CHICAGO, M., ST. P. & P. RR. CO. v. ILHR Dept.Annotate this Case
62 Wis. 2d 392 (1974)
215 N.W.2d 443
CHICAGO, MILWAUKEE, ST. PAUL & PACIFIC RAILROAD COMPANY, Appellant, v. DEPARTMENT OF INDUSTRY, LABOR & HUMAN RELATIONS, Respondent.
Supreme Court of Wisconsin.
Argued February 4, 1974.
Decided March 5, 1974.
*396 For the appellant there was a brief by Godfrey, Trump & Davidson, attorneys, and Richard R. Robinson of counsel, all of Milwaukee, and oral argument by Mr. Robinson.
For the respondent Department of Industry, Labor & Human Relations the cause was argued by Gordon Samuelsen, assistant attorney general, with whom on the brief was Robert W. Warren, attorney general.
Two issues are presented on this appeal:
1. Is there substantial evidence to sustain the finding that the employer committed an act of discrimination against Vern C. Goodwin by terminating his employment on the basis of an alleged handicap?
2. Was the department's order overbroad?
In the instant action, the complaint charged that he was discriminated against on the basis of handicap. Thus, the burden of proof is on the complainant to prove that the reason he was terminated was because of his physical disorders. Such a finding was made by the department and, being a finding of fact, is conclusive if supported by substantial evidence in view of the entire record. Sec. 227.20 (1) (d), Stats.; Robertson Transportation Co. v. Public Service Comm. (1968), 39 Wis. 2d 653, 159 N.W.2d 636. Whether the physical disorders suffered by the complainant constitutes a handicap is a conclusion of law. Errors of law are always reviewable by the reviewing court. Sec. 227.20 (1) (b); Pabst v. Department of Taxation (1963), 19 Wis. 2d 313, 120 N.W.2d 77.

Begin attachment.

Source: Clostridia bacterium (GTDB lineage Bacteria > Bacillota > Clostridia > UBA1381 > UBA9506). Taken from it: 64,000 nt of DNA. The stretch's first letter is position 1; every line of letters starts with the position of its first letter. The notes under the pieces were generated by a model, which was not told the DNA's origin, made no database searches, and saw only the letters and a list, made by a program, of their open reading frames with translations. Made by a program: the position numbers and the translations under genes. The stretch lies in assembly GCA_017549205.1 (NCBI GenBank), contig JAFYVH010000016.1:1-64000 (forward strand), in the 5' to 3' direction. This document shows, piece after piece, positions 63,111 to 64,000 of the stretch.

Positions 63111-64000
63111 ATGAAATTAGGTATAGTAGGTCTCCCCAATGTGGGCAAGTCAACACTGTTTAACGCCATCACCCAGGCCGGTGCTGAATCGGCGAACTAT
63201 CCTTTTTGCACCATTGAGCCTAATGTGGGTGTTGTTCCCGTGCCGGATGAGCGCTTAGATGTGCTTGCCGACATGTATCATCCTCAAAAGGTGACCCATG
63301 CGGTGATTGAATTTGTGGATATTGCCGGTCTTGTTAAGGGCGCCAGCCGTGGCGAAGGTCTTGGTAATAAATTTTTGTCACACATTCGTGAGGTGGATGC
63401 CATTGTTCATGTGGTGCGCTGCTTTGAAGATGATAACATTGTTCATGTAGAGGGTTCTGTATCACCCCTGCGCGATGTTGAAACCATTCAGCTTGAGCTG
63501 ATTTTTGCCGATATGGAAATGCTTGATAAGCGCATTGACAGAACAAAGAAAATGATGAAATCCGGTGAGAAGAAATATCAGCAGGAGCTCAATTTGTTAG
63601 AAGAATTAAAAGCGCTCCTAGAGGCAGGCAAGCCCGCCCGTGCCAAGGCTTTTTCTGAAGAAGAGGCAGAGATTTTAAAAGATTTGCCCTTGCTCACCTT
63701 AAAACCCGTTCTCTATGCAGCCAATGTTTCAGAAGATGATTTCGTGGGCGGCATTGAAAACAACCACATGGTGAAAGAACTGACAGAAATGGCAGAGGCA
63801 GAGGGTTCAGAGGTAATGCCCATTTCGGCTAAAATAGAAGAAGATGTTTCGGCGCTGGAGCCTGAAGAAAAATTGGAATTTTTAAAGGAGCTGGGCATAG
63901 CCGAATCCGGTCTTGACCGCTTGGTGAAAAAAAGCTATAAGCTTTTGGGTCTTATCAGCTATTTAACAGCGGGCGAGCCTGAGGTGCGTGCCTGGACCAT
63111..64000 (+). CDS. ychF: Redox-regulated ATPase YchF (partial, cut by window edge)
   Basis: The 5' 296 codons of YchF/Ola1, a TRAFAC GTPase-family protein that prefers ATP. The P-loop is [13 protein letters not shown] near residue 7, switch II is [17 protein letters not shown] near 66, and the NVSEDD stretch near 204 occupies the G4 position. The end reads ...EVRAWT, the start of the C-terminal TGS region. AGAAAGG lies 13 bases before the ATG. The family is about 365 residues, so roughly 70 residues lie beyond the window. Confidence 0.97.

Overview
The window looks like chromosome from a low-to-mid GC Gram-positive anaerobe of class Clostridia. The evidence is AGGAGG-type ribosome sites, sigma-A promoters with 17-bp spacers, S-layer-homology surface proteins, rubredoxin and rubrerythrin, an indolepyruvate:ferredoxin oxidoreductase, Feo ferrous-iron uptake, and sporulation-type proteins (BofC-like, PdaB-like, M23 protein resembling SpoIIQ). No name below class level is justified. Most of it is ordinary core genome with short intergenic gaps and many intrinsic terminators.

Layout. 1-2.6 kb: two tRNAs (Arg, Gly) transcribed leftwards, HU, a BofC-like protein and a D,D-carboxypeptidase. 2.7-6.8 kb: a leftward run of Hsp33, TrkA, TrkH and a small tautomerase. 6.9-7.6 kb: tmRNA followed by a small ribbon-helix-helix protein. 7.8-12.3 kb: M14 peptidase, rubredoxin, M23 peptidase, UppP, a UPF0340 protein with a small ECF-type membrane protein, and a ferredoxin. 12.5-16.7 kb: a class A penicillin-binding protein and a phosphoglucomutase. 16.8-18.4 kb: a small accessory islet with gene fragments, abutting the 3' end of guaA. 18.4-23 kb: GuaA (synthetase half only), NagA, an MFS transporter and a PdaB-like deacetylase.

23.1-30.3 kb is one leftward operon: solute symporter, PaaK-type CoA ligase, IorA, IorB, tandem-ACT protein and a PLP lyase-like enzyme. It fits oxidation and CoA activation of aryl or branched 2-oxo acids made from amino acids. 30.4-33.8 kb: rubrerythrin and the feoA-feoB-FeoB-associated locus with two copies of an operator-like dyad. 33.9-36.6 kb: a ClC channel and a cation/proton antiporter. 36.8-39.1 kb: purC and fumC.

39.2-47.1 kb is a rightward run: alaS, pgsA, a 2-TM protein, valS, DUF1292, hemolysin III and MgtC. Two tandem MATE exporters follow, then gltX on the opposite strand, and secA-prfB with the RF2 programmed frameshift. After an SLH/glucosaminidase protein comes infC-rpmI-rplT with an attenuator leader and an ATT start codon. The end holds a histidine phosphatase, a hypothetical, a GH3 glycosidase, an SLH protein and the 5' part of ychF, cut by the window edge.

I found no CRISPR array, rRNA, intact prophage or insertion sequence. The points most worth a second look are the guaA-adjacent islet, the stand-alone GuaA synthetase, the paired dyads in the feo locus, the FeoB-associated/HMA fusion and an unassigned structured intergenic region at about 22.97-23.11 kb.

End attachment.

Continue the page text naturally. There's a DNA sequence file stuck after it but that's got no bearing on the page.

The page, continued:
The fact that Goodwin's employment was terminated on the basis of physical disordershis history of asthma is not challenged by the appellant and is supported by *397 the substantial evidence in view of the entire record. No contrary conclusion would be possible. However, this court must determine whether asthma or the other physical disorders of the complainant constitute a handicap.
Sec. 111.32 (5), Stats., fails to define what constitutes a handicap. It is the contention of the appellant that the complainant's physical disorder does not constitute a handicap. Rather, the appellant contends that for an employee to be deemed handicapped, he must be incapacitated from normal remunerative occupation, an economic detriment to the normal employer and require rehabilitative training. We think such a reading of the statute is entirely too constrictive.
The Wisconsin Fair Employment Code was promulgated so as to encourage and foster to the fullest extent practicable the employment of all properly qualified persons. To accomplish this goal, the code restricted the employer's right to discriminate against those individuals who, though female, old, handicapped or whatever, could function efficiently on the job. If the individual can function efficiently on the job, then the mere fact that he is different from the average employee as to those statutorily proscribed bases may not be used as a basis for discrimination. To effectuate this purpose, the code is to be liberally construed. Sec. 111.31 (3), Stats.
If this court were to adopt the very constricted interpretation of the appellant, an impractical result would occur. If an individual were a paraplegic and were able to efficiently perform the duties of the job, then he would be protected under sec. 111.325, Stats., but if an individual were asthmatic or suffered from migraine headaches, though able to efficiently perform the duties of the job, no protection against discrimination would be found under the statute. The legislative policy of encouraging the *398 employment of all properly qualified persons would not be served under such a statutory construction.